A St. Louis man accused of making eight bomb threats against Jewish institutions pleaded guilty to cyberstalking charges.
Juan Thompson, 32, also pleaded guilty on Tuesday in a U.S. District Court in Manhattan to a charge of conveying false information and hoaxes, The Associated Press reported. In April, the former journalist denied the charges.
The cyberstalking charges are for eight threats against Jewish community centers and the Anti-Defamation League, which federal prosecutors say were copycat crimes during a wave of nearly 150 bomb threats to Jewish institutions during the first three months of this year. Nearly three weeks after Thompson’s arrest, an Israeli-American teen was arrested in Israel for allegedly making the bulk of the threats.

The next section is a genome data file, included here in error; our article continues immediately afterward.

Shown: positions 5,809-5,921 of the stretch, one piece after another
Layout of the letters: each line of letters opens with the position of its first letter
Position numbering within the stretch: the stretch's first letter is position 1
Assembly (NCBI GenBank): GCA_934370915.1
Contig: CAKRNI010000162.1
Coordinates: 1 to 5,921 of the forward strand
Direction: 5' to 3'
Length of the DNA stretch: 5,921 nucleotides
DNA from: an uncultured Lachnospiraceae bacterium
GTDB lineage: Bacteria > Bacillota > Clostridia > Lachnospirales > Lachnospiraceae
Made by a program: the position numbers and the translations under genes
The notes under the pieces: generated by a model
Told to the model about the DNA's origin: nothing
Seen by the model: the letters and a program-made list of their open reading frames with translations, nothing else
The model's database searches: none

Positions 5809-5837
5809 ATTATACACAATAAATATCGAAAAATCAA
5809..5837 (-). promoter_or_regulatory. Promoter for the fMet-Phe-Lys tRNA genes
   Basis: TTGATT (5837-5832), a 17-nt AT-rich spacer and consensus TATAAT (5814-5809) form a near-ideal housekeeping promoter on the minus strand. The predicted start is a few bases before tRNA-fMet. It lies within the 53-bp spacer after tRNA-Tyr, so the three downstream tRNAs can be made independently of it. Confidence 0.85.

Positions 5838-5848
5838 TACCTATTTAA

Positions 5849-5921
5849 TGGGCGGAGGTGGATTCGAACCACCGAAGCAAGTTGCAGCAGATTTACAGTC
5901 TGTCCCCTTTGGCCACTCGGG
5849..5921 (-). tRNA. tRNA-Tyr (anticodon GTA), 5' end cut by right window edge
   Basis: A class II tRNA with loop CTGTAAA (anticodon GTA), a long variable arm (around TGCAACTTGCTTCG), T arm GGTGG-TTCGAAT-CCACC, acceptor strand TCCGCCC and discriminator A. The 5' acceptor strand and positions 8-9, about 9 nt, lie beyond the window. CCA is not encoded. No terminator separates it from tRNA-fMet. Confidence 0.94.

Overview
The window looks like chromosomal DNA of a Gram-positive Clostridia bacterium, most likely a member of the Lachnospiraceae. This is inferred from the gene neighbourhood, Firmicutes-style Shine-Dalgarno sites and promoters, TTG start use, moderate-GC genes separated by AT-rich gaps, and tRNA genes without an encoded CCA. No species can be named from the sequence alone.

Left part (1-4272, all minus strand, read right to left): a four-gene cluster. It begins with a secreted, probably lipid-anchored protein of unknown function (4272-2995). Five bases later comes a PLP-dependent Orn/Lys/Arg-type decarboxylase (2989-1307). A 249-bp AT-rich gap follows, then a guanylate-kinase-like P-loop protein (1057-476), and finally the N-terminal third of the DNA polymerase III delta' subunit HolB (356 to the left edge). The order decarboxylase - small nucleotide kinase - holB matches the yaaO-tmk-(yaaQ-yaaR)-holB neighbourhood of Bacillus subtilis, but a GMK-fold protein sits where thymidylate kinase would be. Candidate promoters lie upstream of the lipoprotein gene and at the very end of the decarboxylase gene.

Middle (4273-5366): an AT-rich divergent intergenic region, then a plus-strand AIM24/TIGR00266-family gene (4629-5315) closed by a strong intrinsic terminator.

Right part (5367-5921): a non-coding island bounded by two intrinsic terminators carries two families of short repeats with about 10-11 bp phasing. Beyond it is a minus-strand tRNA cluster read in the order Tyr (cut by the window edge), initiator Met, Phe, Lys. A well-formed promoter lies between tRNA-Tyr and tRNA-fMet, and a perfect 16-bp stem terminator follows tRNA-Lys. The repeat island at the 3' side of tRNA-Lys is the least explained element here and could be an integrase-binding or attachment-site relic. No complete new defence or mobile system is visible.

In Thompson’s case, the government collected evidence from about two dozen laptops, tablets and cellphones seized from his home, according to the AP.
Thompson, who previously worked as a journalist for The Intercept news website and was fired last year for ethics breaches, including manufacturing quotes, had said earlier that he had no anti-Semitic beliefs and was being framed as a black man. Prosecutors allege that the JCC bomb threats were part of a larger plot to take revenge on an ex-girlfriend.
He was arrested March 3 for the threats, which carry a penalty of up to five years in prison and a fine up to $250,000. Bail was denied at the time of his arrest.
The FBI complaint says Thompson threatened institutions including the ADL, JCCs in San Diego and New York City, schools in New York and Michigan, and a Jewish history museum in New York City.